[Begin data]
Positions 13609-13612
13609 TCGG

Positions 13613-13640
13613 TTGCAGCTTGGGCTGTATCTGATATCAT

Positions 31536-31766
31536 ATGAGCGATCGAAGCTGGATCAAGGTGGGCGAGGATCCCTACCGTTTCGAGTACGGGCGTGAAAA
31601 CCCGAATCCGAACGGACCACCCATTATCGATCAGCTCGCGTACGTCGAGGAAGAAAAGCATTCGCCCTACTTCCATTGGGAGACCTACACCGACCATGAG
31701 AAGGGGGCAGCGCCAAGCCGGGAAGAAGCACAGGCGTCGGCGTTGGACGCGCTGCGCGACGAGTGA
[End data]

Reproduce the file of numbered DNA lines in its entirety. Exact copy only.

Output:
Positions 13609-13612
13609 TCGG

Positions 13613-13640
13613 TTGCAGCTTGGGCTGTATCTGATATCAT

Positions 31536-31766
31536 ATGAGCGATCGAAGCTGGATCAAGGTGGGCGAGGATCCCTACCGTTTCGAGTACGGGCGTGAAAA
31601 CCCGAATCCGAACGGACCACCCATTATCGATCAGCTCGCGTACGTCGAGGAAGAAAAGCATTCGCCCTACTTCCATTGGGAGACCTACACCGACCATGAG
31701 AAGGGGGCAGCGCCAAGCCGGGAAGAAGCACAGGCGTCGGCGTTGGACGCGCTGCGCGACGAGTGA